A lot of people are scared of composting. After all, if the temperatures or humidity go badly wrong, you can end up with dried-out trash or a stinking soup. Getting the balance right is a secret known to the ancients: toss it in a big pile in your backyard. But what if you don’t have a big backyard?
Amalgamate is a composting setup for the urban dweller, or for people who just don’t like bugs. [Jamie] built it as her first Raspberry Pi project, and that makes it a great entrée into the world of things. But it’s no lightweight: the software measures temperature and humidity, and lets you schedule watering and rotating the compost. And of course, if you’re a micromanager, you can get up-to-the-minute vitals on your cellphone and tweak everything to run just perfectly. Continue reading “Amalgamate is the Internet of Compost”
HackHut user [lackawanna] is looking to start his own compost pile, but as many urban composters discover, things can get quite smelly if you don’t manage it properly. The process of composting is broken up into two phases, aerobic and anaerobic decomposition. The former is the first stage to occur and produces plenty of heat, but should be scentless. The latter gives off less heat and is more of a stink due to putrefaction. Carefully monitoring the temperature of the pile and restarting the aerobic phase when necessary helps to keep the process “healthy” and scent-free.
[lackawanna] built a simple temperature monitor that he plans on using to track the status of his compost pile once he gets started. It uses an ATmega328 as the brains of the operation and an old metal can transistor as his temperature sensor. Using relative measurements of the compost pile taken in 10 minute intervals, he can determine when the aerobic phase is underway, as well as when things begin turning anaerobic. At that point, the sensor alerts him that the pile needs to be turned.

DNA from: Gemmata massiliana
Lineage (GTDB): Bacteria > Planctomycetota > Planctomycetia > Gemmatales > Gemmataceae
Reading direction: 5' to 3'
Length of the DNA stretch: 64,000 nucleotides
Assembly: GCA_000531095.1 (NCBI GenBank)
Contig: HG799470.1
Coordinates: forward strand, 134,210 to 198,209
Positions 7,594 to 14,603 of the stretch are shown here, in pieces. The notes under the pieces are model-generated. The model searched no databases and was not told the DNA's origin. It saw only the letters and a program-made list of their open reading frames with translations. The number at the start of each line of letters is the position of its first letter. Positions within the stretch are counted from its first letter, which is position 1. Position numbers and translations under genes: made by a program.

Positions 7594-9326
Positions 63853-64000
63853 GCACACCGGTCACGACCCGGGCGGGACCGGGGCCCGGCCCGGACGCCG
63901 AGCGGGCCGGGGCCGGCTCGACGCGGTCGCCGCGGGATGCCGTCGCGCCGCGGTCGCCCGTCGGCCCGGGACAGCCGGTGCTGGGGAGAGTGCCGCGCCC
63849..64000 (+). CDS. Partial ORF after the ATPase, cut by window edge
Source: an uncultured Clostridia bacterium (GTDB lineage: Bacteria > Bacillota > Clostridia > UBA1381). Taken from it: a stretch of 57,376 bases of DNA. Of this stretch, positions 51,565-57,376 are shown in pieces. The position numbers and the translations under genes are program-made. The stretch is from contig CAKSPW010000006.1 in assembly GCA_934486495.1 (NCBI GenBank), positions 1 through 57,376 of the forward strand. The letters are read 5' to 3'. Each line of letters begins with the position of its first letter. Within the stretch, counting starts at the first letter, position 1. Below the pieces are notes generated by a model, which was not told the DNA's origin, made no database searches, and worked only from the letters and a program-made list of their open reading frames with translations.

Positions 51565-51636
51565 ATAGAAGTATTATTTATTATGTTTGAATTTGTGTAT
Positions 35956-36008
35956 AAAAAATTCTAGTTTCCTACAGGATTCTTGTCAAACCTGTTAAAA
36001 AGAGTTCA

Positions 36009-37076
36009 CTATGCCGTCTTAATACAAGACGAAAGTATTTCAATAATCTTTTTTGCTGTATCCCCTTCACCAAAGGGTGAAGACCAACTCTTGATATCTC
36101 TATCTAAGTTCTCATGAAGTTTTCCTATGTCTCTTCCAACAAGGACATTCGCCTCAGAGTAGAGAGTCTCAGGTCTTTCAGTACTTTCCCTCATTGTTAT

The build is pretty simple, but leaves plenty of room for expansion. It should be relatively easy to add a more friendly notification interface as well as install multiple sensors to the pile for obtaining aggregate temperature data.
Want nature to supply you with 130-150 degree hot water? [Onestraw] shows you how to get just that by building a compost heap that heats water. Finding himself the proud owner of a dump truck of green wood chips [Onestraw] went about building his own version of Jean Pain’s thermal compost pile. The idea is to produce and store methane generated from the compost pile but in order to do so, the temperature must be kept fairly low. The microorganisms in the compost generate a lot of heat trying to break down that matter and running water through the system will keep the temperature low enough for the methane-producers to be happy. The side effect of this cooling system is hot water coming out the other end. [Onestraw] even has plans to use salvaged car radiators to turn the hot water into a heating system for his home. Granted you’re not going to add this to your apartment, but if you have space and waste plant matter and need hot water this is a great way to get it.